Colts give up too many big plays

September, 15, 2013
9/15/13
9:30
PM ET
INDIANAPOLIS – Indianapolis Colts cornerback Greg Toler sat in the chair at his locker, still not showered long after their 24-20 loss to the Miami Dolphins on Sunday.

“Man, I should have played better,” Toler said.

Toler was talking in general terms at that time, but the play that really ate at him was the one that led to Miami's game-winning touchdown.

[+] EnlargeMike Wallace and Greg Toler
AP Photo/Michael ConroyGreg Toler (right) and the Colts struggled to contain Mike Wallace.
Knowing that Toler jumped the previous route when quarterback Ryan Tannehill looked his way, Dolphins receiver Mike Wallace gave Toler a fake and took off down field. Toler fell for it and tried to grab Wallace as he ran by him. That didn’t work, either, and Wallace ended up with a 34-yard reception down to the Colts’ 1-yard line. Miami declined the holding penalty, as expected, and scored on the next play.

“The deep pass I gave up, my eyes, like, played tricks on me,” Toler said. “They set me up for it. They saw that I was playing aggressive. I overplayed it. You just have to go back to the film room and study that.”

Wallace had a big day against Toler and the rest of the Colts' secondary a week after drawing unwanted attention in Miami following his one-catch performance against Cleveland. On Sunday, Miami’s $60 million receiver had nine catches for 115 yards, and the Dolphins took advantage of big plays to beat the Colts.

“We were getting hands on him, but they were doing a good job of hiding him behind stacks so you couldn’t get a good press on him,” Toler said. “That’s when he does his most damage.”

The Colts didn’t help themselves on defense in the first half either. Tannehill connected with tight end Charles Clay for a 67-yard catch when Clay beat linebacker Pat Angerer and safety Antoine Bethea went for the interception. The Dolphins needed only three plays to go 80 yards and take a 14-3 lead.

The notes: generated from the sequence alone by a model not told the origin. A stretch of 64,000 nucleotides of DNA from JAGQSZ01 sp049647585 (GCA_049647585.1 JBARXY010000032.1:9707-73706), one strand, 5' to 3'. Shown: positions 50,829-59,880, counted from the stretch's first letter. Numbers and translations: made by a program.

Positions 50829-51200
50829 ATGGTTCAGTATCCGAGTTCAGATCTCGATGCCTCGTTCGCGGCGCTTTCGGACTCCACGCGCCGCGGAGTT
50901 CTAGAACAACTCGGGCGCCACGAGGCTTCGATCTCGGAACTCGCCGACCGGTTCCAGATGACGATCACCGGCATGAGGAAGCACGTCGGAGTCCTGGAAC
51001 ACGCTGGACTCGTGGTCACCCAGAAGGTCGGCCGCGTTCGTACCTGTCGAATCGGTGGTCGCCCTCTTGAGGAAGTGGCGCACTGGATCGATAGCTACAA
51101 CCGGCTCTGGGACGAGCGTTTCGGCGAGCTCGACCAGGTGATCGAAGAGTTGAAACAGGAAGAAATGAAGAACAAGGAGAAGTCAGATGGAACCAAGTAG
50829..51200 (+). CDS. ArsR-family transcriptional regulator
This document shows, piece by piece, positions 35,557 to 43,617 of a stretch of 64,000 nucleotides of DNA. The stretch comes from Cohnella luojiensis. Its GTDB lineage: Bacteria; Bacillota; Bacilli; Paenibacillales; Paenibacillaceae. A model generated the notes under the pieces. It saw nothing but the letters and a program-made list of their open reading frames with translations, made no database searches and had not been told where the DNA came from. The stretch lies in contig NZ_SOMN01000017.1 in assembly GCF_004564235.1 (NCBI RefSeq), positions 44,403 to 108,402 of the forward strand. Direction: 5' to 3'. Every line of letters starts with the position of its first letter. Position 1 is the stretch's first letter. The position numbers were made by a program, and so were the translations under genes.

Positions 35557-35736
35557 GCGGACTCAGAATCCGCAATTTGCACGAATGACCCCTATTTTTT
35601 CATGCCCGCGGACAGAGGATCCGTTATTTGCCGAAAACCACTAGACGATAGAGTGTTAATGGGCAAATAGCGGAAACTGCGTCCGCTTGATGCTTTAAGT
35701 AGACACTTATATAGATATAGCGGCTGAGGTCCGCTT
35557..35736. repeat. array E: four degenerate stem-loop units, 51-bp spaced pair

“They capitalized on a couple of mistakes, especially early,” Angerer said. “That long pass was my fault, and you know, they played good when they needed to.”

The Colts sacked Tannehill five times – two each by Robert Mathis and Jerrell Freeman – but the Miami quarterback still threw for 319 yards and made the Colts pay for their miscues.

“Defense, we came out a little sluggish in the first half and kind of put it behind the eight ball, so it’s a collective effort,” Bethea said. “Our job is to not let them in the end zone.”

Live blog: Dolphins at Colts

September, 15, 2013
9/15/13
9:55
AM ET
Join our ESPN.com NFL experts as they break down the Miami Dolphins’ visit to the Indianapolis Colts. Contribute your thoughts and questions beginning at 1:00 p.m. ET. See you there.

Double Coverage: Dolphins at Colts

September, 12, 2013
9/12/13
12:01
PM ET
Luck-Tannehill Getty ImagesSecond-year quarterbacks Andrew Luck and Ryan Tannehill face off in Indianapolis on Sunday.

The Miami Dolphins and Indianapolis Colts are two undefeated teams trying to establish themselves in the AFC. Both have young quarterbacks with promise and solid second-year head coaches.

Indianapolis beat Miami last year, 23-20, in an exciting matchup in which quarterbacks Andrew Luck and Ryan Tannehill both played well.

But who will win this season’s matchup? ESPN.com Colts reporter Mike Wells and ESPN.com Dolphins reporter James Walker weigh in.

Wells: Sunday will come down to which quarterback from the Class of 2012 -- Luck or Tannehill -- can limit his mistakes. And I’m sure we’ll talk about them before we end this conversation, but before that, James, we have to address the Mike Wallace situation. It seems like Wallace was being selfish by making Sunday’s win over Cleveland all about him because he only had one catch. For a Dolphins team that’s had only one winning season since 2006, Sunday should have been about getting a nice road victory to open the season. Not about Wallace. I know Wallace cleared up his comments Monday, but it shouldn’t have gotten to that point. Is that a sign of things to come out of Wallace, the $60-million man?